The forgotten history of when America boldly abandoned ship in the Middle East.
- By Micah ZenkoMicah Zenko (@MicahZenko) is a senior fellow with the Center for Preventive Action at the Council on Foreign Relations and is the author of Red Team: How to Succeed by Thinking Like the Enemy.
Thirty years ago this week, President Ronald Reagan made perhaps the most purposeful and consequential foreign-policy decision of his presidency. Though he never said so explicitly, he ended America’s military commitment to a strategic mistake that was peripheral to America’s interests. Three-and-a-half months after the bombing of the Marine barracks in Beirut that killed 241 U.S. military personnel — and after repeatedly pledging not to do so — Reagan ordered the withdrawal of all U.S. troops from Lebanon. As Gen. Colin Powell later aptly summarized this military misadventure: "Beirut wasn’t sensible and it never did serve a purpose. It was goofy from the beginning."
What was particularly remarkable about Reagan’s bold decision was its rarity. Presidents often authorize using force or deploying troops to achieve some discrete set of political and military objectives. When they prove incapable of doing so with the initial resources and political support, the mission can be scaled back in its scope, enlarged to achieve additional missions, or, the atypical choice, terminated. The latter option requires having the ability to recognize failure, and political courage to end a U.S. military commitment. In large part, it is a combined lack of strategic awareness and political courage that explains many U.S. military disasters. To understand how Ronald Reagan successfully pulled this off, it is worth reviewing and remembering the strategic mistake that was the U.S. military deployment to Lebanon in the midst of that country’s wrenching civil war.
Upon the request of the government of Lebanon, the United Nations authorized the Multinational Force in Lebanon (MNF) in 1982 to help the government regain control over the country. There was strong disagreement within the Reagan administration about potential U.S. involvement, with the Joint Chiefs of Staff unanimously opposed to the deployment, and the National Security Council and State Department deeply enthusiastic. Subsequently, the Joint Chiefs developed a range of options for America’s participation in the MNF, including sending up to 63,000 U.S. troops to Lebanon to disarm the militias, and enforce the peace in territory under the control of Syria and Israel. Ultimately, without congressional approval, Reagan authorized the deployment of what was seen as a limited mission of some 1,800 Marines, who joined French, Italian, and later British troops. Reagan claimed: "Their mission is to provide an interposition force at agreed locations," but "in carrying out this mission, the American force will not engage in combat."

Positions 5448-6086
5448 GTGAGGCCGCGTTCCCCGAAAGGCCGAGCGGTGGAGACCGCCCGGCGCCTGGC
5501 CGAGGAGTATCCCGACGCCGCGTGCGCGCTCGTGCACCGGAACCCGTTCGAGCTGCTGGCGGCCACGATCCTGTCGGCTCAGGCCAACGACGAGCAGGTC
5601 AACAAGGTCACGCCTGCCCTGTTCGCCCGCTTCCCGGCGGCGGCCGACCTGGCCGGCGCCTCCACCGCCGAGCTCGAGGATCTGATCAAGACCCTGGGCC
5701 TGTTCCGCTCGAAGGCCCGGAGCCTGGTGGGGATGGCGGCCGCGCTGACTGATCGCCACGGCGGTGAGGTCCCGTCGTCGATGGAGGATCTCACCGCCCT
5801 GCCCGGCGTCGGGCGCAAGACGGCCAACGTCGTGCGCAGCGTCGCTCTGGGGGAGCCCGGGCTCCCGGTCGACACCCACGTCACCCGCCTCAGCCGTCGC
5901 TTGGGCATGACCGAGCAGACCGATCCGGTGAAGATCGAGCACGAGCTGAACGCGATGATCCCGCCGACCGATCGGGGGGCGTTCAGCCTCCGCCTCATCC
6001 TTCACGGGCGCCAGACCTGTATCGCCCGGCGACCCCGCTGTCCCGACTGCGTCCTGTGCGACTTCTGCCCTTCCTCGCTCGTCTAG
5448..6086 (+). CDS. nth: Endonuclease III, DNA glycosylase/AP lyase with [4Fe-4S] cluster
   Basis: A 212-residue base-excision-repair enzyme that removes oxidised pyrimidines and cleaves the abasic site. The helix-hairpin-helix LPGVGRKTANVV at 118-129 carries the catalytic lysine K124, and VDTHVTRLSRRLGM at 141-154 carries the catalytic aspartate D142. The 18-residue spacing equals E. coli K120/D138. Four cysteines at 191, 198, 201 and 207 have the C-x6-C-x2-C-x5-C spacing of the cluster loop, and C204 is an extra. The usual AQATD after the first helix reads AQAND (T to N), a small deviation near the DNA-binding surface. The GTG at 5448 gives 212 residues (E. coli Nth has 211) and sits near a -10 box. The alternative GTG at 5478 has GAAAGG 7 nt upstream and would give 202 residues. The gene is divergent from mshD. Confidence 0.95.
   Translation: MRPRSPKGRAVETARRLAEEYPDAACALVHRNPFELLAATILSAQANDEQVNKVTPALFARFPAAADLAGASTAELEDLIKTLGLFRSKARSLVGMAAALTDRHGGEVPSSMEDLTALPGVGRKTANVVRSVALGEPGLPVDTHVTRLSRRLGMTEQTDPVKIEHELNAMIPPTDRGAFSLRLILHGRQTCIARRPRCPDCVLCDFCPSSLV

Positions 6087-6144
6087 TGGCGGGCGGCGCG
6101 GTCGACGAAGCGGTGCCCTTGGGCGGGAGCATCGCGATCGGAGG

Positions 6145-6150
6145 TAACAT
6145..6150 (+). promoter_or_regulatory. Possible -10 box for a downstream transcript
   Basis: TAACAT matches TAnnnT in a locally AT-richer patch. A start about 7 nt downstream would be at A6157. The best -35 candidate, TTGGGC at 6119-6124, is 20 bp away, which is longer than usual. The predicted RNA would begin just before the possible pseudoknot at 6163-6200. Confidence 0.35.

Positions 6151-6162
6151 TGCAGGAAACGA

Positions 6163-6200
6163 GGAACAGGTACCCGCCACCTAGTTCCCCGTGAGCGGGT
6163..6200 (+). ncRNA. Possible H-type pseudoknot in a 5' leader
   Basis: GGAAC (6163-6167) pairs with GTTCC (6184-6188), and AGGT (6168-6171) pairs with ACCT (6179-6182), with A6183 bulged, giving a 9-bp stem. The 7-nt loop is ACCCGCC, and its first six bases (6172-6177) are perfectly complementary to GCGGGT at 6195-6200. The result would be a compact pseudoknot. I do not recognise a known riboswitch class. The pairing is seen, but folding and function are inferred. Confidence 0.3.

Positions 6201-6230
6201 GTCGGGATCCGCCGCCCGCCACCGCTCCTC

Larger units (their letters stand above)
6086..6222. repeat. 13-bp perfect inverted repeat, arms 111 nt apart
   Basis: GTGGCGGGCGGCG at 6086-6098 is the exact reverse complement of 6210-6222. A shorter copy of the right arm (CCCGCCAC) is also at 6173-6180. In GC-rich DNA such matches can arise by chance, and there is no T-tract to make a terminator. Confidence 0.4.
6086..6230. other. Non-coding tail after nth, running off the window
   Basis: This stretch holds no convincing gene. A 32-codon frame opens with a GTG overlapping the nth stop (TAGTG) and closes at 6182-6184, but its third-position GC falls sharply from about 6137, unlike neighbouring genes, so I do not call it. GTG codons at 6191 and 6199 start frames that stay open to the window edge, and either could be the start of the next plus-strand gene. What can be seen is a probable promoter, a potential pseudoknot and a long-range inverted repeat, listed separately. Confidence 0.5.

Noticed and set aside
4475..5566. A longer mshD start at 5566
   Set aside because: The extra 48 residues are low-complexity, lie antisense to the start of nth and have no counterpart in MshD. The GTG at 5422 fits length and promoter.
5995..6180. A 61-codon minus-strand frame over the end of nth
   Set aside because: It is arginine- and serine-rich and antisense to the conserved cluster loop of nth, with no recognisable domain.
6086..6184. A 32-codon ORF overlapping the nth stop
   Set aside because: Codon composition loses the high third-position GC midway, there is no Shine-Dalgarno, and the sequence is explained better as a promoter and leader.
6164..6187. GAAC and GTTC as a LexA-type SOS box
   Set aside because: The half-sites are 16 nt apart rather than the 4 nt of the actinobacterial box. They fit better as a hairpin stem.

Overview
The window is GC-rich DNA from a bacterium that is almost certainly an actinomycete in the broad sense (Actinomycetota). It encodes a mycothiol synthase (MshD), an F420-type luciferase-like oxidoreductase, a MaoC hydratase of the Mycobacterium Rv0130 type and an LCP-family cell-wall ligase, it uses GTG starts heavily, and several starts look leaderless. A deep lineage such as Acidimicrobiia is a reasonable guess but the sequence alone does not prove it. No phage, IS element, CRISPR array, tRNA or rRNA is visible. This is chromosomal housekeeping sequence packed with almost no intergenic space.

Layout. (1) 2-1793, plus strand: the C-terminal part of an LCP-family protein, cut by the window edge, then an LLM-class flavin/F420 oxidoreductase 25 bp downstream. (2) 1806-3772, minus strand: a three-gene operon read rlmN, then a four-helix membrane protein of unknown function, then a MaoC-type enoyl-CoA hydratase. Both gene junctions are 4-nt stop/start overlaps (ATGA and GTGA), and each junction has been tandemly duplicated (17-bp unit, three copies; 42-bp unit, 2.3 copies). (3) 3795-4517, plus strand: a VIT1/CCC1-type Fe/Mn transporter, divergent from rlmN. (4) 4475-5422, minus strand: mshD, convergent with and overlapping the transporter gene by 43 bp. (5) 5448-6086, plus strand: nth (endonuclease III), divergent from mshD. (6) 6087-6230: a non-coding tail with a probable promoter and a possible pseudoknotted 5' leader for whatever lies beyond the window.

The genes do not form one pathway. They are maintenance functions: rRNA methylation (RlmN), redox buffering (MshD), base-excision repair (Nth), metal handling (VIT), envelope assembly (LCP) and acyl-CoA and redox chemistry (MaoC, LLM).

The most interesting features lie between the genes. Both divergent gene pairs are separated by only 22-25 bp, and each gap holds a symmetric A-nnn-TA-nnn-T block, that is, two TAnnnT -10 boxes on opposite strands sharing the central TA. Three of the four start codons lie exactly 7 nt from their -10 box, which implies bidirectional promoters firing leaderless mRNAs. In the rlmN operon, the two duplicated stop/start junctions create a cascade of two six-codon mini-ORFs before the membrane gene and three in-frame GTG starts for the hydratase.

After the Palestine Liberation Organization (PLO) pulled out of Beirut in August 1982, MNF troops withdrew to their ships offshore. But the assassination of Lebanese President Bachir Gemayel, massacre of Palestinian refugees — who were living in camps under Israeli military control — by militias linked to the Maronite Christian Phalange Party, and the subsequent chaos led almost immediately to international support for a second MNF deployment.
It was during this second MNF deployment that the intention and scope of U.S. forces was never quite clear. Shortly after the U.S. troops returned to Lebanese territory, on Aug. 20, 1982, Reagan contended that they would now "assist the Lebanese Armed Forces in carrying out their responsibility for ensuring the departure of PLO leaders, officers, and combatants in Beirut from Lebanese territory," and "facilitate the restoration of the sovereignty and authority of the Lebanese Government over the Beirut area." He added: "In no case will our troops stay longer than 30 days."
On Oct. 28, Secretary of Defense Caspar Weinberger offered his astonishingly contradictory statement: "What we need is a multinational force until certain conditions have been achieved. Nobody knows when those conditions can be achieved. It is not an open-ended commitment." (Weinberger later wrote in his memoir, "I objected [to the deployment], of course, very strongly, because this MNF would not have any mission that could be defined.") State Department official Lawrence Eagleburger, using Iraq surge-like language, later claimed during a congressional hearing that the Marines’ mission was ”to provide the Government of Lebanon a breathing spell to begin to sort out the country’s political problems.” By Sept. 29, 1983, Reagan stated: "Their mission is to provide an interposition force at agreed locations and thereby provide the multinational presence as requested by the Lebanese Government to assist it and the Lebanese Armed Forces."